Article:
When Brad Anderson took over as CEO of Best Buy from founder Dick Schulze in the summer of 2002, he inherited a company at the top of its game: Despite the slowing economy, the consumer-electronics retailer had reported four straight quarters of healthy double-digit earnings growth. So it's no wonder the board frowned when Anderson approached it about spending $50 million to begin his "customer centricity" strategy, which would evolve into a companywide focus on developing employees into more customer-oriented leaders, and a transformation of Best Buy's more than 650 stores. Each outlet would serve one or two customer segments, such as home-theater buffs (code-named Barrys) or busy suburban moms (nicknamed Jills), who frequent the store most often.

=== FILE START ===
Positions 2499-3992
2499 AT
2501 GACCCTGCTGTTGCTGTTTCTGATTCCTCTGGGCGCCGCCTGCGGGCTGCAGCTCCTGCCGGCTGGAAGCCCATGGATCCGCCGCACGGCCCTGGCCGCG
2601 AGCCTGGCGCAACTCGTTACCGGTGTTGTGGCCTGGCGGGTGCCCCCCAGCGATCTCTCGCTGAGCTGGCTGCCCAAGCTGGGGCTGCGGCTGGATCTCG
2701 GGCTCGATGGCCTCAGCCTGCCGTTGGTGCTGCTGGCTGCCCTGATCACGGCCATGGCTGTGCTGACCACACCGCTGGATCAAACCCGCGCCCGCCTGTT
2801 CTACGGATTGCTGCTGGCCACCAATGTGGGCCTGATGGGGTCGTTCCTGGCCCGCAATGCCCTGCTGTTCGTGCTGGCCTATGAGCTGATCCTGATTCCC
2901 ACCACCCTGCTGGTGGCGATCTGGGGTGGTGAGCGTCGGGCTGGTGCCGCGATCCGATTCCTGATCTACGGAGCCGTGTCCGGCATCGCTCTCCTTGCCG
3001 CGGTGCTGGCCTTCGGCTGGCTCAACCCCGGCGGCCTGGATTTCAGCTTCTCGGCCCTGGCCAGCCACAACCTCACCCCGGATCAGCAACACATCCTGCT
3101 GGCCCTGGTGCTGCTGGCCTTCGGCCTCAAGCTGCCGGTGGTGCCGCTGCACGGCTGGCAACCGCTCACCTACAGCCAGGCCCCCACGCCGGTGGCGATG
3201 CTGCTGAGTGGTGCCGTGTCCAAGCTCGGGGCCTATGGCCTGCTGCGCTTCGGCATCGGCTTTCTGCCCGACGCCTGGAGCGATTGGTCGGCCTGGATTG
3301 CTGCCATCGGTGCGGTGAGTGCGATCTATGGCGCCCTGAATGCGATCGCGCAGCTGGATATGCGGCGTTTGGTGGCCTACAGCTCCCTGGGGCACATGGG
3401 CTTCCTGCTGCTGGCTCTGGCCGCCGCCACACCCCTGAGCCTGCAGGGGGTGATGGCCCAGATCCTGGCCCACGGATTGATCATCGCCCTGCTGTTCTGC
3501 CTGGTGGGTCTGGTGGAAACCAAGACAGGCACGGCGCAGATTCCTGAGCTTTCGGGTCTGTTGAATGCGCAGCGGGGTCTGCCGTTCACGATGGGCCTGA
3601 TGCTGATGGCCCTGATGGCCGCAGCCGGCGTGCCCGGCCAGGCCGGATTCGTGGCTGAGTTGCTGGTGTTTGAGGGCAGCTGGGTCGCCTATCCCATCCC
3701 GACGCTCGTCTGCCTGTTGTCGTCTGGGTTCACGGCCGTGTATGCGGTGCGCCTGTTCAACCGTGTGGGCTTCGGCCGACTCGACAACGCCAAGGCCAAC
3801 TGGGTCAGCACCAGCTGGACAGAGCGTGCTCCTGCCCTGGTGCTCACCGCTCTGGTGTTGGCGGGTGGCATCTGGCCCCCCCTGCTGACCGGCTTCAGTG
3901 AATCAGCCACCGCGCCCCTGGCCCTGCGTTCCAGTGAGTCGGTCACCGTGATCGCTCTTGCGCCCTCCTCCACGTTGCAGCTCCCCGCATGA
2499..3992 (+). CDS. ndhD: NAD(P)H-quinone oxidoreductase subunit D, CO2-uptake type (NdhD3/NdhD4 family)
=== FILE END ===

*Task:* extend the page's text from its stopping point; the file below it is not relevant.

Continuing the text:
In addition to revamping the stores for these groups (the Jill stores would have personal shoppers, for instance), the plan calls for training to help employees better serve Jill and Barry, too. The board isn't frowning now: In the first quarter of this year, comparative sales increases for the almost 200 converted stores were twice those in traditional stores, and gross profit margins were higher, too. "The intellectual view underlying the strategy," says Anderson, "is that if you're spending on the talents of the employees and [have] faith that that is valuable enough to the customer, you'll get a return."
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A version of this article appeared in the October 2005 issue of Fast Company magazine.